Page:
Rights of individuals 56% 9%   27% 29% 25% 7% 2% 10%
Access to jobs 52% 10%   22% 30% 25% 7% 3% 14%
Education standards 52% 12%   28% 24% 24% 8% 4% 12%
Opportunities to succeed in business 38% 19%   17% 21% 29% 13% 6% 14%
International influence 24% 46% 13% 11% 17% 21% 25% 13%

More than half believe things are better in Australia than the US for all items except opportunities to succeed in business (38% Australia/19% USA) and international influence (24% Australia/46% USA).

In particular, respondents believed that access to healthcare (78%), public safety (76%), standard of living (66%) and wages (66%) were better in Australia.

There were no substantial differences across voter and demographic groups.

Influence of United States

Nov 8, 2016

Q. Do you think the influence of the United States in the world is becoming stronger or weaker?

  Total   Vote Labor Vote Lib/Nat Vote Greens Vote other
Total stronger 19%   23% 18% 25% 12%
Total weaker 52%   51% 58% 53% 54%
Much stronger 5%   6% 4% 4% 5%
A little stronger 14%   17% 14% 21% 7%
A little weaker 41%   40% 48% 39% 39%
Much weaker 11%   11% 10% 14% 15%
No change 16%   16% 16% 12% 23%
Don’t know 13%   9% 78% 9% 12%

19% think the influence of the United States in the world is becoming stronger and 52% think it is becoming weaker.

Those most likely to think the US influence is becoming stronger were Greens voters (25%) and aged 18-34 (29%)

Federal voting intention

Nov 1, 2016

Q. If a Federal Election was held today to which party will you probably give your first preference vote? If not sure, which party are you currently leaning toward? If don’t know – Well which party are you currently leaning to?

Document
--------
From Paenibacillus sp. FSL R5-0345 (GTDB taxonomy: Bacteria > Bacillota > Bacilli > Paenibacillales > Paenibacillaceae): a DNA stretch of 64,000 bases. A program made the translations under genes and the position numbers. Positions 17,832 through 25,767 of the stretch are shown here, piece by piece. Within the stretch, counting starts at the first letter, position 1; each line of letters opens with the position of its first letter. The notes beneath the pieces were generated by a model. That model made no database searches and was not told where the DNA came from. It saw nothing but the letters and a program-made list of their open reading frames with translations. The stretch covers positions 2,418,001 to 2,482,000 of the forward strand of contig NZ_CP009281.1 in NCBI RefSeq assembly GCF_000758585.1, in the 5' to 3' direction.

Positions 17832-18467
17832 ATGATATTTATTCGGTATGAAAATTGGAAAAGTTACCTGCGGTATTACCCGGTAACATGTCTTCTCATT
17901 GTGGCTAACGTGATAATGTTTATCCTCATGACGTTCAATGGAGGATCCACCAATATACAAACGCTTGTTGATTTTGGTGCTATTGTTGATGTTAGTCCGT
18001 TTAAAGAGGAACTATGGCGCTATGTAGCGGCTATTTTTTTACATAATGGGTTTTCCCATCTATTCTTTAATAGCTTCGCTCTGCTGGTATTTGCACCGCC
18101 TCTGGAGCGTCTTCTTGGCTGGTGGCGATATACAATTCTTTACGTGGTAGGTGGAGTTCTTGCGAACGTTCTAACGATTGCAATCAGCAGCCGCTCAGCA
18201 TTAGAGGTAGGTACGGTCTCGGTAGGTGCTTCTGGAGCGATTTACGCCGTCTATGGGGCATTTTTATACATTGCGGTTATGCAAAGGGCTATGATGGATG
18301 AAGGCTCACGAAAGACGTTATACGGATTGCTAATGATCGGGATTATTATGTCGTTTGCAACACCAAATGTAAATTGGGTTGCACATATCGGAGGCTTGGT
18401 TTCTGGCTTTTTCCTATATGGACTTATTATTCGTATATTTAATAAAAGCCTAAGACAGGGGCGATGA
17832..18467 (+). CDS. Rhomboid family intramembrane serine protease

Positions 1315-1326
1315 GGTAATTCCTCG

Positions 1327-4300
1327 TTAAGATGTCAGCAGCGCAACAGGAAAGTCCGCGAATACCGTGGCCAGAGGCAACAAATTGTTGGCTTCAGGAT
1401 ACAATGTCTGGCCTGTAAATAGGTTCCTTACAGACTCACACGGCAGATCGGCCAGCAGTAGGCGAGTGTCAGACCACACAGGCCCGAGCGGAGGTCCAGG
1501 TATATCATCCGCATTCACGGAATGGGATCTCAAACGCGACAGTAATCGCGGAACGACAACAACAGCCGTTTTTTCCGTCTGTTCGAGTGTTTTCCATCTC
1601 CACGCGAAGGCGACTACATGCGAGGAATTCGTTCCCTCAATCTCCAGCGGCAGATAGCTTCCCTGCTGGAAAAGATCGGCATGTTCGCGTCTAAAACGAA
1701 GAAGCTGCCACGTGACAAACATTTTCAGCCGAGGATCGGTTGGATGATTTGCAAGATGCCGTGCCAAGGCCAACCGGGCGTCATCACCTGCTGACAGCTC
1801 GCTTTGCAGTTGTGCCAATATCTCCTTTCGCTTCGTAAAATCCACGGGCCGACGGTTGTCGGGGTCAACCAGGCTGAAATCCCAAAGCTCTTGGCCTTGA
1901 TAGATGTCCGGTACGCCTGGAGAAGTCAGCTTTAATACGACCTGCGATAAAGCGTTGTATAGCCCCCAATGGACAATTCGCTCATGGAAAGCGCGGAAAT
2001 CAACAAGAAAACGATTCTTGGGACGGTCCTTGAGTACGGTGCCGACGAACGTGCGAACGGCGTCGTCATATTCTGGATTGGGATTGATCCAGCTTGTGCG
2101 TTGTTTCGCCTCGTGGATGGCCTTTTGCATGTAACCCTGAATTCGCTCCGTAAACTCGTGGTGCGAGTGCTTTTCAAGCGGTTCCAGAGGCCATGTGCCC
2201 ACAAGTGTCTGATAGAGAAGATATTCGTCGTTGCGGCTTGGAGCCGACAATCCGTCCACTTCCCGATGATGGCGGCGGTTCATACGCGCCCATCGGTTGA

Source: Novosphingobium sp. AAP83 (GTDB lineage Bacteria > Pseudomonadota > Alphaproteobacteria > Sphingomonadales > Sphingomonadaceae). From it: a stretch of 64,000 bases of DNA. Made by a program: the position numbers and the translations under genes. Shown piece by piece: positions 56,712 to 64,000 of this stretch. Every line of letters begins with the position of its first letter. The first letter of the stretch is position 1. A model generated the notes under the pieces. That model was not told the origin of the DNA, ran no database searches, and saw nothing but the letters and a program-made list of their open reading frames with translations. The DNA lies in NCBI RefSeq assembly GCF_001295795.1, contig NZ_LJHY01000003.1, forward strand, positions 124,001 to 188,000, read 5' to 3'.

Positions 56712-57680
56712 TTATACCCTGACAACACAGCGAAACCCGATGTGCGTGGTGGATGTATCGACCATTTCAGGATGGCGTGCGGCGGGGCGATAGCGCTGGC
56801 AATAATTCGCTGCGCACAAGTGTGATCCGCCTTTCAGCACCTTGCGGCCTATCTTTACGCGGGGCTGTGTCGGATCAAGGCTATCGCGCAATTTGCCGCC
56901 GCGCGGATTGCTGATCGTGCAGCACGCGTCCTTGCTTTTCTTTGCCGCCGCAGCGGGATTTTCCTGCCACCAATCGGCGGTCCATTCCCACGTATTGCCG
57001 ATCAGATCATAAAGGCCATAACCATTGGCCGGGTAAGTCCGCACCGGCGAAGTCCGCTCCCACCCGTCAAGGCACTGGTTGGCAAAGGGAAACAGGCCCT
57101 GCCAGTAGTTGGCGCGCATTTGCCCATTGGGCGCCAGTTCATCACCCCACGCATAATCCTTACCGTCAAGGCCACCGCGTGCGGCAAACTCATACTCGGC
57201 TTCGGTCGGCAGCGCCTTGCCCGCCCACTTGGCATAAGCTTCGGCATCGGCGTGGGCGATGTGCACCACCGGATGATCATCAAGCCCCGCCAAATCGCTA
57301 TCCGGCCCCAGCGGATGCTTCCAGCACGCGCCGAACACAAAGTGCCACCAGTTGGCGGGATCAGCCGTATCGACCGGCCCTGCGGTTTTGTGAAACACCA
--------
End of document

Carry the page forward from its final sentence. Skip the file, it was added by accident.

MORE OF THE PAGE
Total   Last week

25/10/16

2 weeks ago

18/10/16

4 weeks ago

04/10/16

  Election  2 Jul 16
Liberal 36%   36% 34% 36%    
National 2%   3% 3% 3%    
Total Liberal/National 38%   38% 37% 40%   42.0%
Labor 37%   37% 37% 36%   34.7%
Greens 10%   10% 11% 8%   10.2%
Nick Xenophon Team 2%   3% 3% 3%    
Pauline Hanson’s One Nation 6%   6% 5% 6%    
Other/Independent 7%   6% 6% 7%   13.1%
2 party preferred              
Liberal National 48%   48% 47% 49%   50.4%
Labor 52%   52% 53% 51%   49.6%

NB. Sample = 1786 The data in the above tables comprise 2-week averages derived from the first preference/leaning to voting questions. Respondents who select ‘don’t know’ are not included in the results. The two-party preferred estimate is calculated by distributing the votes of the other parties according to their preferences at the 2016 election.

Approval of changes to paid parental leave

Nov 1, 2016

Q. Working women currently receive taxpayer-funded paid parental leave (PPL) of $641 a week (the minimum wage) for up to 18 weeks. The Government has proposed women who can access employer-sponsored PPL schemes will lose all or part of their taxpayer-funded PPL. Do you approve or disapprove of this proposal?

  Total   Vote Labor Vote Lib/Nat Vote Greens Vote other   Males Fem-ales Aged 18-34 Aged 35-55 Aged 55+   May 2015
TOTAL Approve 55%   52% 66% 33% 63%   57% 52% 40% 56% 73%   56%
TOTAL Disapprove 32%   38% 24% 57% 25%   30% 35% 45% 29% 22%   27%
Strongly approve 19% 19% 22% 8% 28% 20% 19% 9% 21% 31% 25%
Approve 35%   33% 44% 25% 35%   37% 33% 31% 35% 42% 31%
Disapprove 19%   22% 15% 23% 14%   19% 18% 24% 18% 13% 14%
Strongly disapprove 14%   16% 9% 34% 11%   11% 17% 21% 11% 9% 13%
Don’t know 13% 10% 10% 10% 12% 13% 13% 16% 14% 7% 18%

Just over half (55%) of Australians approve of the planned changes to paid parental leave. This result has not changed since May 2015.

Lib/Nat voters (66%) were even more likely to approve of the change. Greens voters were far less likely (33%). Males (57%) were only slightly more likely than females (52%) to approve. Older Australians were far more likely than younger Australians to approve of this change; 73% of those aged 55+ compared to 56% of those aged 35-54 and just 40% of those aged 18-34 approve.

Note: May 2015 wording of question was ‘Working women currently receive taxpayer-funded paid parental leave (PPL) of $641 a week (the minimum wage) for up to 18 weeks. In the Federal Budget, the Government has proposed women who can access employer-sponsored PPL schemes will lose all or part of their taxpayerfunded PPL. Do you approve or disapprove of this proposal?’